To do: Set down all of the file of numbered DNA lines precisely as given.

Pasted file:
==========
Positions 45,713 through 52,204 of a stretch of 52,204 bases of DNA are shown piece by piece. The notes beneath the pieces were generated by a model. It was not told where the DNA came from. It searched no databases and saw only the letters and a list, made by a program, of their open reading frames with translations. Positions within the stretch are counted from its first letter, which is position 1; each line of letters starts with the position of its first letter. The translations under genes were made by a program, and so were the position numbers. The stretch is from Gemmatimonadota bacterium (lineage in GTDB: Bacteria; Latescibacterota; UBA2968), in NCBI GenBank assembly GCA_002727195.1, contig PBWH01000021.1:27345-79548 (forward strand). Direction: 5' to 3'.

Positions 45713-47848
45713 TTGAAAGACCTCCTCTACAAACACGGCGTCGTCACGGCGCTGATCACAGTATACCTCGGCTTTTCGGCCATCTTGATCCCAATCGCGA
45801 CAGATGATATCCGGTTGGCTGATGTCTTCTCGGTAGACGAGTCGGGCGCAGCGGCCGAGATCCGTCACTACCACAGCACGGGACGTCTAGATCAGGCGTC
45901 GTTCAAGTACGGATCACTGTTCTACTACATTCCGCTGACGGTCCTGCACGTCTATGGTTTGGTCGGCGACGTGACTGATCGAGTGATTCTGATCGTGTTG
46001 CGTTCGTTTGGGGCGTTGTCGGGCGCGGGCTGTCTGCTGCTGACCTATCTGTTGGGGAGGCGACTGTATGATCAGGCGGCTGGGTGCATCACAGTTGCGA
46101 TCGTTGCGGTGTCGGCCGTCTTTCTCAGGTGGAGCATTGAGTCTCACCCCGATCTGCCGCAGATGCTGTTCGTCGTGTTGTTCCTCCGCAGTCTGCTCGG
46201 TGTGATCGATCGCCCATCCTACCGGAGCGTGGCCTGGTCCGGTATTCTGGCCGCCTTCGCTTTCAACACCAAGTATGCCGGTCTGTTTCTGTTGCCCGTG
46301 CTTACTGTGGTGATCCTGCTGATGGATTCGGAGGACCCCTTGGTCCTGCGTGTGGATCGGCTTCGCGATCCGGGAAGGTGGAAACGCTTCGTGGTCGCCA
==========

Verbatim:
Positions 45,713 through 52,204 of a stretch of 52,204 bases of DNA are shown piece by piece. The notes beneath the pieces were generated by a model. It was not told where the DNA came from. It searched no databases and saw only the letters and a list, made by a program, of their open reading frames with translations. Positions within the stretch are counted from its first letter, which is position 1; each line of letters starts with the position of its first letter. The translations under genes were made by a program, and so were the position numbers. The stretch is from Gemmatimonadota bacterium (lineage in GTDB: Bacteria; Latescibacterota; UBA2968), in NCBI GenBank assembly GCA_002727195.1, contig PBWH01000021.1:27345-79548 (forward strand). Direction: 5' to 3'.

Positions 45713-47848
45713 TTGAAAGACCTCCTCTACAAACACGGCGTCGTCACGGCGCTGATCACAGTATACCTCGGCTTTTCGGCCATCTTGATCCCAATCGCGA
45801 CAGATGATATCCGGTTGGCTGATGTCTTCTCGGTAGACGAGTCGGGCGCAGCGGCCGAGATCCGTCACTACCACAGCACGGGACGTCTAGATCAGGCGTC
45901 GTTCAAGTACGGATCACTGTTCTACTACATTCCGCTGACGGTCCTGCACGTCTATGGTTTGGTCGGCGACGTGACTGATCGAGTGATTCTGATCGTGTTG
46001 CGTTCGTTTGGGGCGTTGTCGGGCGCGGGCTGTCTGCTGCTGACCTATCTGTTGGGGAGGCGACTGTATGATCAGGCGGCTGGGTGCATCACAGTTGCGA
46101 TCGTTGCGGTGTCGGCCGTCTTTCTCAGGTGGAGCATTGAGTCTCACCCCGATCTGCCGCAGATGCTGTTCGTCGTGTTGTTCCTCCGCAGTCTGCTCGG
46201 TGTGATCGATCGCCCATCCTACCGGAGCGTGGCCTGGTCCGGTATTCTGGCCGCCTTCGCTTTCAACACCAAGTATGCCGGTCTGTTTCTGTTGCCCGTG
46301 CTTACTGTGGTGATCCTGCTGATGGATTCGGAGGACCCCTTGGTCCTGCGTGTGGATCGGCTTCGCGATCCGGGAAGGTGGAAACGCTTCGTGGTCGCCA